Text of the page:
General Electric is pushing its green image into the IT realm with the unveiling of its newest data center in Louisville, Kentucky (USA). The facility has earned a LEED Platinum certification, the highest sustainability ranking granted by the U.S. Green Building Council, making it one of the greenest data centers in the world.
Only about 6 percent of LEED rated buildings are awarded Platinum certification, and considering that data centers are notorious for their high energy consumption, this is pretty impressive. GE’s Appliances & Lighting division opted for high-density computer servers, requiring only half the floor space of the previous facility. A high-efficiency cooling system adds to a 34 percent energy savings compared to standard buildings.
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Water consumption has also been cut in the data center by 42 percent. GE decided to completely eliminate outside irrigation.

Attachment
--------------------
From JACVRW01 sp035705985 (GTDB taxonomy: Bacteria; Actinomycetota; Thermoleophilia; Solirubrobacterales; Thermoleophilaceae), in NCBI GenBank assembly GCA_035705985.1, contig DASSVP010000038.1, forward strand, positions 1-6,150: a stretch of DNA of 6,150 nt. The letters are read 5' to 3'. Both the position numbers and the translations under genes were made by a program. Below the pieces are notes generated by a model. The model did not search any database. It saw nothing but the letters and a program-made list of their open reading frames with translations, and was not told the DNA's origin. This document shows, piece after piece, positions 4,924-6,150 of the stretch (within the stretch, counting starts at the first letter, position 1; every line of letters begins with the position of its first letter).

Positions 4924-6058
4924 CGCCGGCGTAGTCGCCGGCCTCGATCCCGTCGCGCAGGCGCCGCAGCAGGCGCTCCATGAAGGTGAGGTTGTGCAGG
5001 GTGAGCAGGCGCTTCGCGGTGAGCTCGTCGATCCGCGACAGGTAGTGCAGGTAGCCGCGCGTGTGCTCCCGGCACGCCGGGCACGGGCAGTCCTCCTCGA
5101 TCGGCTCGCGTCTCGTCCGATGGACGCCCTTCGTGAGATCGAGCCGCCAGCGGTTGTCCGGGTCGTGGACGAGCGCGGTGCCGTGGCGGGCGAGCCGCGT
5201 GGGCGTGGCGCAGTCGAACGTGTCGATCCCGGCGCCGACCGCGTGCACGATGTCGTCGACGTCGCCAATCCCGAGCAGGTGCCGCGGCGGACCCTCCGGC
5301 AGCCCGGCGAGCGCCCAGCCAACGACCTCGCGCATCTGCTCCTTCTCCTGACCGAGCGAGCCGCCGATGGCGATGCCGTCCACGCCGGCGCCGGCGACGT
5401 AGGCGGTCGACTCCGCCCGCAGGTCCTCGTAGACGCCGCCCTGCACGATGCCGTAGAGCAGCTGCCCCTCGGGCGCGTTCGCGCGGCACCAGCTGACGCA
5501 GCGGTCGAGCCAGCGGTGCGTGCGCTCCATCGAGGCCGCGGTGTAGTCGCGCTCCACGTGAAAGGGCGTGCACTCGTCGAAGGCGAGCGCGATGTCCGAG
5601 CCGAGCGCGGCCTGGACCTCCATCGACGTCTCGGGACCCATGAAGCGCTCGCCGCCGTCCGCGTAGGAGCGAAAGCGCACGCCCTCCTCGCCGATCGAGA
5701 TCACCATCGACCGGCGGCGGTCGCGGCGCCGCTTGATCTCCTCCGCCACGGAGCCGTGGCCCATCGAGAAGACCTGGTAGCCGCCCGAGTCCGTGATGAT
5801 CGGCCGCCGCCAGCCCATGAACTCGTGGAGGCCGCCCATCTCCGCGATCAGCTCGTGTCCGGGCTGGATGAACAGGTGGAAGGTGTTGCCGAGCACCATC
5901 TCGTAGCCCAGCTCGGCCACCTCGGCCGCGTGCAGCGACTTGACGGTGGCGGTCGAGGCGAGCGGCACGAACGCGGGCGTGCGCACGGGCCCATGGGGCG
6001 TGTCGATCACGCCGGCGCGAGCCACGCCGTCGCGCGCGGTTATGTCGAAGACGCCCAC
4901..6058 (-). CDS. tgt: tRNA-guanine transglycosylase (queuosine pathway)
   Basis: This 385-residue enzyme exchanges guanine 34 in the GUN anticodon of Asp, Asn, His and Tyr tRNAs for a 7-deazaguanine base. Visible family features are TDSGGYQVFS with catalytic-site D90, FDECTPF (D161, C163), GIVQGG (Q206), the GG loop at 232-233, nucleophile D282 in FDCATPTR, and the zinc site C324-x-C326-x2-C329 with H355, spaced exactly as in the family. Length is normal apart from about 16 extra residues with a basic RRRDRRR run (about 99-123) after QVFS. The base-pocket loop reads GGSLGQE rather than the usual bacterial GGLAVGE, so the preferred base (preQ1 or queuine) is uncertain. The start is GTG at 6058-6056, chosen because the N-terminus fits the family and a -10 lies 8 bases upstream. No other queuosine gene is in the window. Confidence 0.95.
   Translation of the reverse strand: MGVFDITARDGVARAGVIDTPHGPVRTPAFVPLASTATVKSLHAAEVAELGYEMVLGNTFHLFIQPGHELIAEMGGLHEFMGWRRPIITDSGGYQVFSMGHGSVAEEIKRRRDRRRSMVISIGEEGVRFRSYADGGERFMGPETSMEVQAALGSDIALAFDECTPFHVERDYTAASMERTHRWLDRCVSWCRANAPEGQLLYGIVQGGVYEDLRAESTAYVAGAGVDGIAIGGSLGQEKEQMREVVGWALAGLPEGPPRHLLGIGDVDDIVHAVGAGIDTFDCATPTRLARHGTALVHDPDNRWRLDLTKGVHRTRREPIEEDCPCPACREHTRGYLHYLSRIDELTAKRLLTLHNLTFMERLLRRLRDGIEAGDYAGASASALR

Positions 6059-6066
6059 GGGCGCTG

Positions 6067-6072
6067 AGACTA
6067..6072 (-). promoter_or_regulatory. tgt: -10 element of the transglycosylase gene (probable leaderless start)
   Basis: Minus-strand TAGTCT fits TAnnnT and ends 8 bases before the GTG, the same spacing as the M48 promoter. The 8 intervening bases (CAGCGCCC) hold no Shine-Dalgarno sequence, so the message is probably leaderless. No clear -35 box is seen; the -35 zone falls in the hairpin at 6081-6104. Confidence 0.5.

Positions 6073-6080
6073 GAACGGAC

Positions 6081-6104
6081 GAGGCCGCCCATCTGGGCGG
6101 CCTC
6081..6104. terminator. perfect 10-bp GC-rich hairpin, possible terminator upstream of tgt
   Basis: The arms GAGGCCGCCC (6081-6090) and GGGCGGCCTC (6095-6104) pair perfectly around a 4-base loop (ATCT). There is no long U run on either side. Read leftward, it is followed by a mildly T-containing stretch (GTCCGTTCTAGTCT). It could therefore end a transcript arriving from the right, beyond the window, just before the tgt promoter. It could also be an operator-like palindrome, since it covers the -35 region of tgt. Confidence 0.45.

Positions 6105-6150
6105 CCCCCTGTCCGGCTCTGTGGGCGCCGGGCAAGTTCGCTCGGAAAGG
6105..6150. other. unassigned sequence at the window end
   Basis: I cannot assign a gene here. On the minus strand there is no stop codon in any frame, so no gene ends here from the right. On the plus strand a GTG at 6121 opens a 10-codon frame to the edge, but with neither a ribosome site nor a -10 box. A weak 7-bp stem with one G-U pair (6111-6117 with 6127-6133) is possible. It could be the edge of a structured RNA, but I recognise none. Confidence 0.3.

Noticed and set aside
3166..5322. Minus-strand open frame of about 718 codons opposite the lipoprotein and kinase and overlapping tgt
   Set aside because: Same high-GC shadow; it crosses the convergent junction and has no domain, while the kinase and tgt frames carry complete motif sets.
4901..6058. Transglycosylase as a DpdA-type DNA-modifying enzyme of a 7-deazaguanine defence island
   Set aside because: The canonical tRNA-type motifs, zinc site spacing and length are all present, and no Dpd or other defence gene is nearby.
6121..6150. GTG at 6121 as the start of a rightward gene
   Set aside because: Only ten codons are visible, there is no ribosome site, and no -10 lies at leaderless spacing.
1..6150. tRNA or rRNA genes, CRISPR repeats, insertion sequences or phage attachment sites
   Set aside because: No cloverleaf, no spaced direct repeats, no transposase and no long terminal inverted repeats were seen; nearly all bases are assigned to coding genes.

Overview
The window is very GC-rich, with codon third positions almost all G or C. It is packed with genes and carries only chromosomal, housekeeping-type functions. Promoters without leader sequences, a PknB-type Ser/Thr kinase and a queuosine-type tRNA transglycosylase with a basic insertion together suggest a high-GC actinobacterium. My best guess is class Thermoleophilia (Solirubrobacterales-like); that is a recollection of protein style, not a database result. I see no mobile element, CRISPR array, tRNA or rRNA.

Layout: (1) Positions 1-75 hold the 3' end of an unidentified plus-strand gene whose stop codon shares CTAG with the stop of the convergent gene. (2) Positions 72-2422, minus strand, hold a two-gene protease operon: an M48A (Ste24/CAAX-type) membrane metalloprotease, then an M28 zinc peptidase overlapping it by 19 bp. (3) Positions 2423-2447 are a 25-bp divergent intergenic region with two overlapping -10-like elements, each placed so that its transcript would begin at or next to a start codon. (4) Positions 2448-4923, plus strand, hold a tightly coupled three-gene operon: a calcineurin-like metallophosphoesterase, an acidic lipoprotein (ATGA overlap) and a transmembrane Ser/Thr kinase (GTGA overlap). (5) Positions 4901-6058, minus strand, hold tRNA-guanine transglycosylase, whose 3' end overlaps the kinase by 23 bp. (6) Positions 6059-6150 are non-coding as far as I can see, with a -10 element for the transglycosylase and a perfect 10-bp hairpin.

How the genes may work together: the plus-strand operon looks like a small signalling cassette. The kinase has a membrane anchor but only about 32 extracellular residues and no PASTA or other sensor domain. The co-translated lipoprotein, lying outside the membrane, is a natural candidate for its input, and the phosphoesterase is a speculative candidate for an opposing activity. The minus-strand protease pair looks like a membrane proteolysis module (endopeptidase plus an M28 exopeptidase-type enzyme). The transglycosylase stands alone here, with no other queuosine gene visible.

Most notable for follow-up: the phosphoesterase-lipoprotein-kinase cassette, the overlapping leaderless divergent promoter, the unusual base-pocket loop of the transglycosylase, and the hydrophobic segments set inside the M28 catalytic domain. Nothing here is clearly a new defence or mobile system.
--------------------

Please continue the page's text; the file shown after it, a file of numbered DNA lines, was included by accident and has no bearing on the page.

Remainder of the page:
Roughly half of the data center’s building materials were sourced locally, with one-third being recycled materials. Approximately 85 percent of construction waste was recycled rather than being disposed of in a landfill.
“GE is joining an elite group of LEED Platinum data center around the world,” Rick Fedrizzi, chief executive of the U.S. Green Building Council, said in a statement. “Given the amount of energy data centers consume, achieving LEED Platinum will help GE reduce its environmental footprint while moving the industry forward in its effort to reduce the global environmental impact of IT.”
GE also plans to purchase renewable energy credits to offset 35 percent of the data center’s electricity.